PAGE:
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GOP dropping Obamacare in shutdown debate?

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House Speaker John Boehner holds a press conferencin 2013.

WASHINGTON — Let the arm-twisting begin.

President Barack Obama is inviting the party caucuses of the House and Senate for separate meetings to discuss the government shutdown and the need to raise the debt limit, a White House official said on Wednesday.

House Democrats will be the first group at the White House later in the day, the official said.

News of Obama’s planned sessions came on the ninth day of the shutdown caused by the failure of Congress to approve funding for the government in the new fiscal year that began October 1.

Now another deadline looms — the need to increase the federal borrowing limit by October 17 or cause what would be the first-ever U.S. debt default.


The stalemate involves Republicans trying to use the spending and debt limit deadlines as leverage to wring concessions from Obama and Democrats, who want to protect government programs and services from tea party conservatives advocating austerity measures and the dismantling of the president’s signature health care reforms.

House Speaker John Boehner and Republicans are demanding that Obama and Senate Democrats negotiate on deficit reduction steps that would be part of legislation to reopen the government and raise the limit on federal borrowing needed to pay the bills.

Obama refuses to enter formal talks until the shutdown ends and the debt ceiling has been raised to remove the threat of default, which economists warn could cause another recession.

Days of back-and-forth rhetoric and jibes between the leaders has brought no direct negotiations, but plenty of accusations and political spin.

At a news conference, Obama indicated Republicans could essentially set the agenda for budget negotiations, but only if Congress agrees first to a short-term spending plan to fund the government and raise the debt ceiling.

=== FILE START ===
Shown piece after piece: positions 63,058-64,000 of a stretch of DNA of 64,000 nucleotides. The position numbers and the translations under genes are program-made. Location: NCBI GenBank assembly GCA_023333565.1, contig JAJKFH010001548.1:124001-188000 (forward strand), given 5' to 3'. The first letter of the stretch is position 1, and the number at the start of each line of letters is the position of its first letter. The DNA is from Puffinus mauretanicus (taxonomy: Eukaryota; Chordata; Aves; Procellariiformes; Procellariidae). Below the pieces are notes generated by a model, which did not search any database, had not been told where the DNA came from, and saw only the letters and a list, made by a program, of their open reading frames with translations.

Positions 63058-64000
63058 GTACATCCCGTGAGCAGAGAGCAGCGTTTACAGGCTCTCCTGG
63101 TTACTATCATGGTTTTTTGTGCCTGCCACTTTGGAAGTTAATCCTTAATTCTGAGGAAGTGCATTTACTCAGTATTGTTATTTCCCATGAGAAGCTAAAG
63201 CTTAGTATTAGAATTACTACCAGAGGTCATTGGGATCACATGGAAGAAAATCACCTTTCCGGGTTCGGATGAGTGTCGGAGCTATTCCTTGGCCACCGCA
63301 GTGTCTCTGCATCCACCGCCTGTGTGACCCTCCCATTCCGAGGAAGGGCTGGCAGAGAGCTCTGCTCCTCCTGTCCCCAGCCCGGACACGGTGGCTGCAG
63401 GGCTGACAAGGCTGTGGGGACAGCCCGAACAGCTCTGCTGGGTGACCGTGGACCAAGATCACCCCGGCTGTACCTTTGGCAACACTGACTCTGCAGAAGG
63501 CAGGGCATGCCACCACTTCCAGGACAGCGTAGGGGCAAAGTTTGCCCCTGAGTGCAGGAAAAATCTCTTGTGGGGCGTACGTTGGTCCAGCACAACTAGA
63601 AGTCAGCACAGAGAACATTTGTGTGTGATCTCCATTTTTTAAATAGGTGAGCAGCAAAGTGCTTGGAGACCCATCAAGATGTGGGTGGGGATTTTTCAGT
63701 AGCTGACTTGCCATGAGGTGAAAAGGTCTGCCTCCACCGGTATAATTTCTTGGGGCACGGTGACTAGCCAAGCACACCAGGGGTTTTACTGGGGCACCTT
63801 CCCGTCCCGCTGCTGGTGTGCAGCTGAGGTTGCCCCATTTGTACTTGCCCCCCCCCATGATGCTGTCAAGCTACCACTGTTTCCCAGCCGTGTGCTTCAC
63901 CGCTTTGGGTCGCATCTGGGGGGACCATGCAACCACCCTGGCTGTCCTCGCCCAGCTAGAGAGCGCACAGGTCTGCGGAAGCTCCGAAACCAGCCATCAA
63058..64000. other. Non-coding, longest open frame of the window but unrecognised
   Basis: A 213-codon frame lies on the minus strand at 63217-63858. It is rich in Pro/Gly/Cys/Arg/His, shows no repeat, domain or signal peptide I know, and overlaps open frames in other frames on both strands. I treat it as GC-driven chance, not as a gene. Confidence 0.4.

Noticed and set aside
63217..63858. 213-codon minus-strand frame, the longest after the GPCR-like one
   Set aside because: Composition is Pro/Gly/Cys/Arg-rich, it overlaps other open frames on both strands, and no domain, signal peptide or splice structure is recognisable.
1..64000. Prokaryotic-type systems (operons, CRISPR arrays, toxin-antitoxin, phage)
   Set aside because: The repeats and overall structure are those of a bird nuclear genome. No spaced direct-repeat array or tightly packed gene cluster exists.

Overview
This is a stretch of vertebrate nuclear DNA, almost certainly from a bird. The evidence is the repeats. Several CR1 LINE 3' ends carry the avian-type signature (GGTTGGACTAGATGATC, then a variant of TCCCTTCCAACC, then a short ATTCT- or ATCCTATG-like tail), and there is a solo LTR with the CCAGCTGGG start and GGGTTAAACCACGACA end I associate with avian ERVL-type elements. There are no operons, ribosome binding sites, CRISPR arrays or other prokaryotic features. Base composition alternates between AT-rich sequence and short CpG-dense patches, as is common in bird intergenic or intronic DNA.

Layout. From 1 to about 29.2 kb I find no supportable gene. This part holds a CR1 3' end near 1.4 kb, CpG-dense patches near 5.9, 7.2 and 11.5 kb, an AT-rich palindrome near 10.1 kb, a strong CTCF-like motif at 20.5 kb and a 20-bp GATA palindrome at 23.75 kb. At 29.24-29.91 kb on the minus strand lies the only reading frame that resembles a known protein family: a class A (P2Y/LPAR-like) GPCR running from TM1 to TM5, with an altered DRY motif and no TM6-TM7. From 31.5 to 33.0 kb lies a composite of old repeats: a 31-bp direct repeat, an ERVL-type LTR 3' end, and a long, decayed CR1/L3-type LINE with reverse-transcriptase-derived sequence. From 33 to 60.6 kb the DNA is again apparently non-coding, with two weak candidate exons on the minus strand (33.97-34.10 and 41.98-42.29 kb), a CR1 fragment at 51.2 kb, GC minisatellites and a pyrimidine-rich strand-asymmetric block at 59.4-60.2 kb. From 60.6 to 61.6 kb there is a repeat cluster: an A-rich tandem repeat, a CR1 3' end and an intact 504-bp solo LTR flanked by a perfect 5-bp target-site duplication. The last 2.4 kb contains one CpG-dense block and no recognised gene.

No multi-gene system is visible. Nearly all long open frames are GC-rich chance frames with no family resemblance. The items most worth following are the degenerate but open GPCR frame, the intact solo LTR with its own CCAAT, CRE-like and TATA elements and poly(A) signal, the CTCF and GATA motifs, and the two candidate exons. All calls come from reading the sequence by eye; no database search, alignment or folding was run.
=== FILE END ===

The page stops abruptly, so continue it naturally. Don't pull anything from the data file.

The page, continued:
He said Republicans could attach some kind of mechanism “to specify all the items that they think need to be a topic of conversation” to measures he would sign to reopen the government and end the threat of default.

Boehner promptly rejected Obama’s comments as nothing new.

“What the president said today was if there’s unconditional surrender by Republicans, he’ll sit down and talk to us,” Boehner said. “That’s not the way our government works.”

At the same time, Boehner said he was “hopeful” top Republicans and Democrats could soon begin a “conversation.”

“There’s going to be a negotiation here,” the Ohio Republican said. “We can’t raise the debt ceiling without doing something about what’s driving it to borrow more money and live beyond our means.”

Short-term deal?

A senior House Republican said that GOP members may be willing to go for a short-term debt ceiling hike — lasting four to six weeks — as long as the president agrees negotiations will occur during that time.

However, no specifics were immediately available about how such legislation would take shape or how the talks would occur.

The GOP-led House passed a measure on Tuesday to set up a special negotiating team comprising members of both parties from the House and Senate, but Obama and Democrats rejected the concept as the latest Republican gimmick to force talks before raising the debt ceiling.

Meanwhile, Senate Democrats announced they will propose a measure to increase the debt ceiling beyond next year’s congressional elections with no additional issues attached.

While many Republicans are certain to oppose it, Democratic leaders hope increased pressure for Congress to prevent a default next week will cause some GOP senators to vote for it.

A GOP source said on Tuesday that the White House was having corporate chief executives call Republican leaders. The business community has called for resolving the Washington stalemate to avoid a default that would spike interest rates to impact the economy.